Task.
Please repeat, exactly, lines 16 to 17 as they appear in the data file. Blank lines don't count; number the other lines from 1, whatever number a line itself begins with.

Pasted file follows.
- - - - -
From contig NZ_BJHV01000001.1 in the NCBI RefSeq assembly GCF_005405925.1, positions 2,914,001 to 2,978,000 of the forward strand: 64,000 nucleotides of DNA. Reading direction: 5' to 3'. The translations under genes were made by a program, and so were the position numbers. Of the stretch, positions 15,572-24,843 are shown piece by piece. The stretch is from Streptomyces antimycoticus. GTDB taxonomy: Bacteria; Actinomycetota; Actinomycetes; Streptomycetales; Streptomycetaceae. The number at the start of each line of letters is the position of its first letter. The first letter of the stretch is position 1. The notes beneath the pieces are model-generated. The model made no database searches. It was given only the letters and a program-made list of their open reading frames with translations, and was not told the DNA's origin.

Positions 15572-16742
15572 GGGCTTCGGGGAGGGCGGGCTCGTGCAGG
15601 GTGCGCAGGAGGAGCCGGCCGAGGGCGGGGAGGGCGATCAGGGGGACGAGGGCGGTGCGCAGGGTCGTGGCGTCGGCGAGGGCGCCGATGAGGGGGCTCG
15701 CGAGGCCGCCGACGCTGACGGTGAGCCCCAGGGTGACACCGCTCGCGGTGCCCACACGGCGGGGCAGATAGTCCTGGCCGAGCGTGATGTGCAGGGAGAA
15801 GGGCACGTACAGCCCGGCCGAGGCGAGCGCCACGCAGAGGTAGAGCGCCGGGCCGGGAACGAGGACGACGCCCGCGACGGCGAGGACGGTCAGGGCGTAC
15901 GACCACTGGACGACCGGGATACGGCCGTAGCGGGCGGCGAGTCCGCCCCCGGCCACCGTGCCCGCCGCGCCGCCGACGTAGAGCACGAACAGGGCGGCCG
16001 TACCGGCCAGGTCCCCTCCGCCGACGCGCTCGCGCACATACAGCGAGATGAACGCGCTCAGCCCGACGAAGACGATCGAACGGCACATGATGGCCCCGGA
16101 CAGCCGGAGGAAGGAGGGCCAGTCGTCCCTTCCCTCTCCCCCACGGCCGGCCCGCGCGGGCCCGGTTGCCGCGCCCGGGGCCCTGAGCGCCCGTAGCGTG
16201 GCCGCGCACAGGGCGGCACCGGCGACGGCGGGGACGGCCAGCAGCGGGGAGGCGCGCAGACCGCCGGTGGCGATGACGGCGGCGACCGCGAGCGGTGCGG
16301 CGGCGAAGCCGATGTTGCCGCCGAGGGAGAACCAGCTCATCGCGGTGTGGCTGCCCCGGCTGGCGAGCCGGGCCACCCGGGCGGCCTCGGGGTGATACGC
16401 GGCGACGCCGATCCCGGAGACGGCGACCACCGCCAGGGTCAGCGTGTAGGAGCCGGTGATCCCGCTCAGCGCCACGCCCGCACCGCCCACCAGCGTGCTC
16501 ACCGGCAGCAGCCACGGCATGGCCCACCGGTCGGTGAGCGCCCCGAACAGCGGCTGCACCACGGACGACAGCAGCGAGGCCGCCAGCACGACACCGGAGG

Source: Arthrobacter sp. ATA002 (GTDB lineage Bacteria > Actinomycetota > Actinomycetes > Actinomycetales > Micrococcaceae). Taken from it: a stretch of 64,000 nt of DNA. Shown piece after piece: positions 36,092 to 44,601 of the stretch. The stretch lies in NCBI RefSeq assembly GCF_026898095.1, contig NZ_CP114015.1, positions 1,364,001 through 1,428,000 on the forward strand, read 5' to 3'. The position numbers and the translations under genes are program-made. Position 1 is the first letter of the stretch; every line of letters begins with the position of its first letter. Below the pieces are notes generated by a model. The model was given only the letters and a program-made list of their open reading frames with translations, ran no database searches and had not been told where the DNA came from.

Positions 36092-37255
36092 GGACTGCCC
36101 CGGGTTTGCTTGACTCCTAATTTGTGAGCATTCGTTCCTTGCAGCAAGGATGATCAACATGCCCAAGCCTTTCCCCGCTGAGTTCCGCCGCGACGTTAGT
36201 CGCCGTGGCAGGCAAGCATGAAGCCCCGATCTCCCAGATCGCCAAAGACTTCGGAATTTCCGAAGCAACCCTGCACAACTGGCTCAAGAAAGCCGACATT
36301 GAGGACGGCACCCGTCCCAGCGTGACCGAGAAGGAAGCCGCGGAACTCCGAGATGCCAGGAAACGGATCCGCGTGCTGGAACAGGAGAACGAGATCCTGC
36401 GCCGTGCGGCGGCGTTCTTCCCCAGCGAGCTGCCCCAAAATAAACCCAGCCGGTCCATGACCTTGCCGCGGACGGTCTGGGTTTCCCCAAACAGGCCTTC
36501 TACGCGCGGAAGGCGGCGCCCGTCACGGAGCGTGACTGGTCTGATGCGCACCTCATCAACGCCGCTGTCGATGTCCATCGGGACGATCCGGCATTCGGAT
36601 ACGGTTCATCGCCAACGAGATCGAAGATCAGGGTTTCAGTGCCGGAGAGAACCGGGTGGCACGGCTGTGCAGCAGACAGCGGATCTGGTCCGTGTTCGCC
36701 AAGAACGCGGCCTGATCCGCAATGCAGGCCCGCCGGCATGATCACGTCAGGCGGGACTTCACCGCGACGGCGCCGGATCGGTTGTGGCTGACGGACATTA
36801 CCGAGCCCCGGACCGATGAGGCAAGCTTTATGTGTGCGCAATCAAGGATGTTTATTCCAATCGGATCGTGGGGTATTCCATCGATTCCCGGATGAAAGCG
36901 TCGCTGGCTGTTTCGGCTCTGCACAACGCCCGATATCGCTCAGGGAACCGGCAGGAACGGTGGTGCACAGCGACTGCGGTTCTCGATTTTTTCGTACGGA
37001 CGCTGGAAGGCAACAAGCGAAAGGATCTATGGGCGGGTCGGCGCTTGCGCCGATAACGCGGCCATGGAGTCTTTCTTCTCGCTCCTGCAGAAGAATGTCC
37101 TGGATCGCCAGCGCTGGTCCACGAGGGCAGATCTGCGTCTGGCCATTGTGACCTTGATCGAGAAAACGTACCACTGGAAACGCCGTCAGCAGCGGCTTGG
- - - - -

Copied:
36092 GGACTGCCC
36101 CGGGTTTGCTTGACTCCTAATTTGTGAGCATTCGTTCCTTGCAGCAAGGATGATCAACATGCCCAAGCCTTTCCCCGCTGAGTTCCGCCGCGACGTTAGT